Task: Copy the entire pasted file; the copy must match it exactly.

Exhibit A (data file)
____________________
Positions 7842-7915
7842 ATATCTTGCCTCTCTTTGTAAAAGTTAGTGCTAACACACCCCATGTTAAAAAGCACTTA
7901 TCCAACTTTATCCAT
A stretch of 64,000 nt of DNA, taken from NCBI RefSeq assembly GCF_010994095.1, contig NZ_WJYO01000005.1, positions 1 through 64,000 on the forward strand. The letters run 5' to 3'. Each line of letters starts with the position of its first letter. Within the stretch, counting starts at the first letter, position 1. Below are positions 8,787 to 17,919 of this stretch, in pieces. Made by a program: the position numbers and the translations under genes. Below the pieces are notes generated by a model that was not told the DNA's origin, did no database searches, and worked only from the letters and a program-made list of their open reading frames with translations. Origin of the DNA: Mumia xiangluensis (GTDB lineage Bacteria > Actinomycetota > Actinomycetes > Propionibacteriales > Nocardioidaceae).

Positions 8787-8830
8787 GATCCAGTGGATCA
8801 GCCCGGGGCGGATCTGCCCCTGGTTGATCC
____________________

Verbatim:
Positions 7842-7915
7842 ATATCTTGCCTCTCTTTGTAAAAGTTAGTGCTAACACACCCCATGTTAAAAAGCACTTA
7901 TCCAACTTTATCCAT
A stretch of 64,000 nt of DNA, taken from NCBI RefSeq assembly GCF_010994095.1, contig NZ_WJYO01000005.1, positions 1 through 64,000 on the forward strand. The letters run 5' to 3'. Each line of letters starts with the position of its first letter. Within the stretch, counting starts at the first letter, position 1. Below are positions 8,787 to 17,919 of this stretch, in pieces. Made by a program: the position numbers and the translations under genes. Below the pieces are notes generated by a model that was not told the DNA's origin, did no database searches, and worked only from the letters and a program-made list of their open reading frames with translations. Origin of the DNA: Mumia xiangluensis (GTDB lineage Bacteria > Actinomycetota > Actinomycetes > Propionibacteriales > Nocardioidaceae).

Positions 8787-8830
8787 GATCCAGTGGATCA
8801 GCCCGGGGCGGATCTGCCCCTGGTTGATCC